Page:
Another quality of the book, which serves to sustain the reader through some of the darker passages, are the occasional flourishes provided by the author’s poetry—Mikhail is an award winning poet—the verses serving up imagery and sentiments that connect the reader with the emotions unleashed by her accounts. Some reviewers have been critical of this aspect of Mikhail’s writing, but for me it adds another layer of emotional expression that enriches the stories that her verses touch.
Our girls, our girls, confined in chains, dragging the world along behind them.
Some of them fall to the ground in the water in
the dirt in the air on the ground,
leaving the world without meaning, like a clock with only
a long hand.
Who’s left in the village?
As for the stories themselves, as you would expect they are traumatic, often appalling. The account of Nadia, told in the opening pages, is evocative of those that follow: captured by ISIS soldiers while fleeing her home village; transported to a city and separated from her husband and children; transported to another place and sold at auction; beatings, rapes and enslavement until the day comes when, somehow, she is able to make a furtive call to Shrem. After this – escape, a new life, scars and memories—the fate of her husband and children unknown. All of the stories that follow Nadia’s account share elements of her experience, each tale leaving its own mental stain.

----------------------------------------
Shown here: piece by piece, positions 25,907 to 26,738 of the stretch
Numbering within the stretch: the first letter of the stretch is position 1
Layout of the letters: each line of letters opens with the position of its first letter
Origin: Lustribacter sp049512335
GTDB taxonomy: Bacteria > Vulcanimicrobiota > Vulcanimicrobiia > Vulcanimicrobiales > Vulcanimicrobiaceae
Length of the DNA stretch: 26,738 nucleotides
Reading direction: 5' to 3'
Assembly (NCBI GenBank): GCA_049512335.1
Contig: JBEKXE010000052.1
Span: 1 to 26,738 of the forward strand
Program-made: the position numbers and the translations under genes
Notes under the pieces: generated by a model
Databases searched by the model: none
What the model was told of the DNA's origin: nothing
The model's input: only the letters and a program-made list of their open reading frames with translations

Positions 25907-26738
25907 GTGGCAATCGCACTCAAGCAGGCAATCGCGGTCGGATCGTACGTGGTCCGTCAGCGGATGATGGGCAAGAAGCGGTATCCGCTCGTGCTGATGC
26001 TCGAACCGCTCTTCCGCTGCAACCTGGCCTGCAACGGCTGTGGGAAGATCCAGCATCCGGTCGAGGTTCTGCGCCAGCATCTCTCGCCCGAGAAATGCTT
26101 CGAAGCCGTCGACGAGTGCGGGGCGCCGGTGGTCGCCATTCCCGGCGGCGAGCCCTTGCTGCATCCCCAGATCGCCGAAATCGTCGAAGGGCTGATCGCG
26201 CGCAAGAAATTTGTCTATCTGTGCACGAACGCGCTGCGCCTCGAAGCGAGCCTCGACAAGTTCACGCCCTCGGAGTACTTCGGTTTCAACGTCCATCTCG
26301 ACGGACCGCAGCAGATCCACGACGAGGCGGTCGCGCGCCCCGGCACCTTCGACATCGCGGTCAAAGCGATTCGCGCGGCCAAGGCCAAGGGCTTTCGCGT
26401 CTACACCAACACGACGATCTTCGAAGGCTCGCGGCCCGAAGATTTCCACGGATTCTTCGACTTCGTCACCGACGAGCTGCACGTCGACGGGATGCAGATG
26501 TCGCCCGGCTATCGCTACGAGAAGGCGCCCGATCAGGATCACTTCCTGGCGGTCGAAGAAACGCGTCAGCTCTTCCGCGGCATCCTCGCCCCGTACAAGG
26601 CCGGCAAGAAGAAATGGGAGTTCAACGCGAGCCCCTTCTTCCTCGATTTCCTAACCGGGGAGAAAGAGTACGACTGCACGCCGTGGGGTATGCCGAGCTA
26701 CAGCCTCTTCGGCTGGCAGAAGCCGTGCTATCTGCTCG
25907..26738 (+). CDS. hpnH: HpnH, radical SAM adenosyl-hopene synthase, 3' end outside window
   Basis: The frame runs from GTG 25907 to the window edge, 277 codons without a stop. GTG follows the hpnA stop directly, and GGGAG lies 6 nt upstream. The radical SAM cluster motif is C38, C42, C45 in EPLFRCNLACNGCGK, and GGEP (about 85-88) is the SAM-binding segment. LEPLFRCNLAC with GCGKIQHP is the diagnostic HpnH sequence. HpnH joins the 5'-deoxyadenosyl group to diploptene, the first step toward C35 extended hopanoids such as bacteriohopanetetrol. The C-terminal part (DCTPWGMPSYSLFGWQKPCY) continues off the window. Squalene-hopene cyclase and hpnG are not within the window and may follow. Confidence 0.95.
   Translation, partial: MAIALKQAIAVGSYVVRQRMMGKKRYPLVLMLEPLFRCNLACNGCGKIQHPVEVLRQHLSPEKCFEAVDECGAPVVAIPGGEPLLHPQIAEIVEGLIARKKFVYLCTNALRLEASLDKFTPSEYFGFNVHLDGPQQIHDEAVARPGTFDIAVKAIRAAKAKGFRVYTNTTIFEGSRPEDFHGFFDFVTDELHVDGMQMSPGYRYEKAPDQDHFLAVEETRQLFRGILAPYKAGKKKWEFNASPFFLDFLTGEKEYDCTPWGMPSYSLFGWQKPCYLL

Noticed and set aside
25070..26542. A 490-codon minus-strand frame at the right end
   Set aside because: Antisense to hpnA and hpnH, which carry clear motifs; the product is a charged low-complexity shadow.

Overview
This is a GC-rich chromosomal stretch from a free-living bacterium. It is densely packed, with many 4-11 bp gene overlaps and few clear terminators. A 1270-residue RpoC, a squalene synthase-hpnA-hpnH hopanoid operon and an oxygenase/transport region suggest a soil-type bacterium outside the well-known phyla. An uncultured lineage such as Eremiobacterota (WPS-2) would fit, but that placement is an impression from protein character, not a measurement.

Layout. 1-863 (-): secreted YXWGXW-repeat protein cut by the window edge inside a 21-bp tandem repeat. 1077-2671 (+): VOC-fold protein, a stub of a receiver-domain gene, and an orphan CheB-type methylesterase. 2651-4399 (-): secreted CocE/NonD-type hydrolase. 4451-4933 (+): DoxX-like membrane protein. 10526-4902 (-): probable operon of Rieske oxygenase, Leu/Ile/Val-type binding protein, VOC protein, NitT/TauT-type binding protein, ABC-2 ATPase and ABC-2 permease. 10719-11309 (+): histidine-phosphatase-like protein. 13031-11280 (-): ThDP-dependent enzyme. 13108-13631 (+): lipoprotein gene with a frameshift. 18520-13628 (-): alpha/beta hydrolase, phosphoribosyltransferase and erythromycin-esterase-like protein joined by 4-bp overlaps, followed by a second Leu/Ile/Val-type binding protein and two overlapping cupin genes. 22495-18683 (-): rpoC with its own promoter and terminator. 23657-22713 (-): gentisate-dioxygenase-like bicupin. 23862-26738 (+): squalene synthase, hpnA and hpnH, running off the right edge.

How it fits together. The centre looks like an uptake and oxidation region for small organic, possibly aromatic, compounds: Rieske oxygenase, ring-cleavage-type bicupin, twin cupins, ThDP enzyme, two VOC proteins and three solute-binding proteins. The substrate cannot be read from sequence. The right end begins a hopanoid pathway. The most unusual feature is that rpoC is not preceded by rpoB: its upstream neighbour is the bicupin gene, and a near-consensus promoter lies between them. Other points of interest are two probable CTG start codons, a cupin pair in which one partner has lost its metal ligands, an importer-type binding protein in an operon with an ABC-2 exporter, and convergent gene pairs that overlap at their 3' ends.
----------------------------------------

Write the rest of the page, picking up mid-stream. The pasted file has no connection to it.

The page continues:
If I have one cavil with the book it is the use of the term ‘rescuing’ in its subtitle. This word gives a feel of passivity around those being saved – as if the women in the book are spectators to their fate. Yet as Mikhail’s stories show it is usually their own initiative—the decision to flee a house or to ask for a phone from a stranger—that starts them on the path to escape. ‘Helping the stolen women of Iraq’ might not be as catchy, but I think it is a more rightful depiction of the spirit of the women that fill this tome.
It is inevitable that a volume recounting the rise and excesses of ISIS will leave one shaken, but in weaving together the resilience and strength of the women featured in her pages and the contributions of those willing to help them, one leaves Makhail’s book with their soul intact (just).
Now as the rains set in I will undoubtedly read many more books, but few, I suspect, will be as fine as this one.
The Beekeeper of Sinjar. Rescuing the Stolen Women of Iraq is available, now, at Monument, Phnom Penh (Norodom Avenue) and Siem Reap (Heritage Walk, in the downstairs atrium).
Check out the review by our own ‘divine Ms. O’, coming soon.
‘A masterpiece at the same level as In Cold Blood‘ ELIZABETH GILBERT
Barry Lopez is one of the great ‘landscape – people – nature’ writers of our age. Check out a review of his new book Horizon – sequel to the very excellent Arctic Dreams – by Robert McFarlane, an acclaimed ‘nature’ writer in his own right (reprinted from The Guardian)